In light of the upcoming 2020 sulphur cap, the shipping industry is on the run of finding compliant low-sulphur fuels; Yet, some state that the demand for high sulphur fuel will not be extinct as those who will use scrubbers will continue making use of it.
Shipowners, operators and charterers face technical, commercial and legal challenges in the run-up to the IMO’s January 2020 sulphur cap. In the following article, Ian Short, a Campbell Johnston Clark partner, explains some essential contractual precautions.
Clean Arctic Alliance’s Lead Advisor, Dr Sian Prior and Árni Finnsson from the Iceland Nature Conservation Association are urging the Nordic Prime Ministers and the German Federal Chancellor to support the call for a ban on heavy fuel oil in the Arctic at their gathering in Reykjavik, Iceland.
In light of Iceland’s Ministry of the Environment and Natural Resources decision, which bans the use of fuel oil with more than 0.1% sulphur content for ships operating in its territorial waters, Dr Sian Prior, Lead Advisor to the Clean Arctic Alliance, highlighted that the Alliance although supports this decision, they are in favour of generally banning HFO use and carriage as fuel.
The Icelandic Ministry for the Environment and Natural Resources has made a draft to amend current regulations regarding the sulphur content of fuels. If adopted, the amendments will not allow the use of heavy fuel oil within Icelandic territorial waters from the start of 2020, with fuels with only 0.1% sulphur content being allowed.
Lloyd’s Register witnessed a process demonstration, in which the exploration and drilling company Genoil used a hydroconversion upgrader to convert high sulphur heavy fuel oil into IMO 2020-compliant marine fuel. During the desulphurisation process, the sulphur content of an HSFO was reduced from 1.72% to 0.38%.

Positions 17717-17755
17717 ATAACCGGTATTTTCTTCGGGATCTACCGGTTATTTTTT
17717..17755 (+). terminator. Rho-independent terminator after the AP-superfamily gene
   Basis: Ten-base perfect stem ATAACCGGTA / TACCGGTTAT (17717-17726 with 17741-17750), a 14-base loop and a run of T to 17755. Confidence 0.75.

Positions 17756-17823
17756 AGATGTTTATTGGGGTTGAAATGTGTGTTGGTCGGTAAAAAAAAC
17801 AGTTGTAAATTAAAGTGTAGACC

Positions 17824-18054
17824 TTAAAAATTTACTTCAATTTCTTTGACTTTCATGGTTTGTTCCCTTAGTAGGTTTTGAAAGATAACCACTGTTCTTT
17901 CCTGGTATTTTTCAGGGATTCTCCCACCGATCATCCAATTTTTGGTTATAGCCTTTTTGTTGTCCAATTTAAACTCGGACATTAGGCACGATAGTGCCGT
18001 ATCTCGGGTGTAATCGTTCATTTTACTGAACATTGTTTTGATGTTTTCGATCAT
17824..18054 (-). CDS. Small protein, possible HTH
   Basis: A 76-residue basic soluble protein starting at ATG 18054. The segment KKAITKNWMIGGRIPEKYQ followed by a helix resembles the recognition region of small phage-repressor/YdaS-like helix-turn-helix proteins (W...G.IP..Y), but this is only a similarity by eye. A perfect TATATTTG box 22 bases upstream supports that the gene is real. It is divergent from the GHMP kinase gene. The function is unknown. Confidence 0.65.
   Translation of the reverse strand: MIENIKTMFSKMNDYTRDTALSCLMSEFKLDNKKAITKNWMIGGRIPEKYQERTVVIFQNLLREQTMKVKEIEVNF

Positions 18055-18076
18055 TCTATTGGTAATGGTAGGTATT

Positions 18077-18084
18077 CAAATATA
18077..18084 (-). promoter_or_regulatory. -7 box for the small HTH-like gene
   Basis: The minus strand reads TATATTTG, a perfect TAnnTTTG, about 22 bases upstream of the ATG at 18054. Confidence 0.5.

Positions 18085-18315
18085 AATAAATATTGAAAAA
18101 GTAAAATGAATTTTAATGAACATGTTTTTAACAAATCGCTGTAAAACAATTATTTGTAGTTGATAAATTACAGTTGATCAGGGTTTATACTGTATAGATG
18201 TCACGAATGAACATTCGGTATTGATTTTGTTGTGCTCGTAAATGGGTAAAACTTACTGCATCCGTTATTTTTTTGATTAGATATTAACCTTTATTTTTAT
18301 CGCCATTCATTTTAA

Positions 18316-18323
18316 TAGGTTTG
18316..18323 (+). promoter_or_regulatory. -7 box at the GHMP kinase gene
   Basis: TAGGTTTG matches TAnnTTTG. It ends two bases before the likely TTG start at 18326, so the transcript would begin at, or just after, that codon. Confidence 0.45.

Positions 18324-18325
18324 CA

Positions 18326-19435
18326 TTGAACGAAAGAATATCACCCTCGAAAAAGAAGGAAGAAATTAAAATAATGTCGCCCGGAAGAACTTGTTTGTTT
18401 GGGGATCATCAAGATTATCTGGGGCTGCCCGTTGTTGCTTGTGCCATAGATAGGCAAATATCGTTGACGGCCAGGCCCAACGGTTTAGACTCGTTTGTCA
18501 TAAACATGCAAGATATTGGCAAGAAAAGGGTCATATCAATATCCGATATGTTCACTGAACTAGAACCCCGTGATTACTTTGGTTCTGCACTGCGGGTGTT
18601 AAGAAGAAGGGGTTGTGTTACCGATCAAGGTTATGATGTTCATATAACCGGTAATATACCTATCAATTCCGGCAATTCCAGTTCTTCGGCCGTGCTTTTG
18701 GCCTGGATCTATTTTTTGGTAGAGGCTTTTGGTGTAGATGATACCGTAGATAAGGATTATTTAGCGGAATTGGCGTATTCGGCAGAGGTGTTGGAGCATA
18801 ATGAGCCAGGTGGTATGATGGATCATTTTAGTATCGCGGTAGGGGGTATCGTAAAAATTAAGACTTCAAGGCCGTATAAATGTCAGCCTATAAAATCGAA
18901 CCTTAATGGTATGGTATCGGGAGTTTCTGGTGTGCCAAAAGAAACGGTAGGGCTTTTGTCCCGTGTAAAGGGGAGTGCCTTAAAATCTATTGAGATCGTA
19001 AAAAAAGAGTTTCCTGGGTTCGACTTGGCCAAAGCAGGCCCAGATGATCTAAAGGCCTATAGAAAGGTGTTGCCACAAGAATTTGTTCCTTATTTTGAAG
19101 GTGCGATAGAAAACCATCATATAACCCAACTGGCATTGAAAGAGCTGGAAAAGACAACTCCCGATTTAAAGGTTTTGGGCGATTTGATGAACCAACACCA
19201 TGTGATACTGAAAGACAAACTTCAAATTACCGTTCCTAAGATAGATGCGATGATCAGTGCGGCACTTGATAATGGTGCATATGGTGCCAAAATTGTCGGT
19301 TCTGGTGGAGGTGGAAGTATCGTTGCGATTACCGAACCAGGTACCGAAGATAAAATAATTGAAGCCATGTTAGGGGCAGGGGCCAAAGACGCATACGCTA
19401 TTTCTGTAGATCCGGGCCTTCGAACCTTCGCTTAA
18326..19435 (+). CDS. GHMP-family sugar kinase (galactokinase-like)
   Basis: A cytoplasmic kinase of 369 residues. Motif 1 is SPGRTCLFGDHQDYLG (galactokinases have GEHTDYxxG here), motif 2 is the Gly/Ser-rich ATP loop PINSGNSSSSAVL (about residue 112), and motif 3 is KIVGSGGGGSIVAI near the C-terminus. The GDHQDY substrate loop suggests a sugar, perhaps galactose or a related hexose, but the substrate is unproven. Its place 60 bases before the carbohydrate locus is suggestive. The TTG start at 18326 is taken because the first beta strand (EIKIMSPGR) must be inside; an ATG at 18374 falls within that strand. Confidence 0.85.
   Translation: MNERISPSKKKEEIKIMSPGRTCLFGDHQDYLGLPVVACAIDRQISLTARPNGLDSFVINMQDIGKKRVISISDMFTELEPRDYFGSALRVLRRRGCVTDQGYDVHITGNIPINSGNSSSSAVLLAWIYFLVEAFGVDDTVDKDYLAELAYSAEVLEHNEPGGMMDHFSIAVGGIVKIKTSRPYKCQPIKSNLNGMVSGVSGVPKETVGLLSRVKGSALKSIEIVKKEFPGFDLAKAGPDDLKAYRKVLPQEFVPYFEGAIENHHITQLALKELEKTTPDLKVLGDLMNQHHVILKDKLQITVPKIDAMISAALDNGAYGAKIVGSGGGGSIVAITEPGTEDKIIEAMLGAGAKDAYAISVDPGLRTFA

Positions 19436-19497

Hapag-Lloyd Cruises announced that it will use low-sulphur Marine Gas Oil on all expedition ships from July 2020. Currently, the company is using MGO in particularly vulnerable areas like the Arctic, Antarctica and Kamchatka. The routes will be managed on the basis an eco-efficient average speed, which aims to reduce fuel consumption by one third.
GoodFuels Marine along with bulker and tanker owner and operator Norden A/S, has successfully completed trials of the world’s first zero emission, ‘drop in’ Heavy Fuel Oil. The Bio-Fuel Oil is able to deliver almost zero carbon and Sulphur Oxide emissions without requiring engine modifications.
MEPC 73, which concluded on Friday, considered impact assessment methodology ahead of sending the ‘Scope of Work’- which sets out the work to be done to reduce the risks associated with the use and carriage of HFO by ships in Arctic, including the proposal for a ban, to PPR6 in February.
It would cost passengers just the price of a glass of wine a day if cruise ships would stop burning HFO in the fragile Arctic, according to a new report from T&E. The report resulted from analysis of the impact on the cruise ship ‘MS Rotterdam’ had it switched to MGO, during three summer trips to the Arctic.
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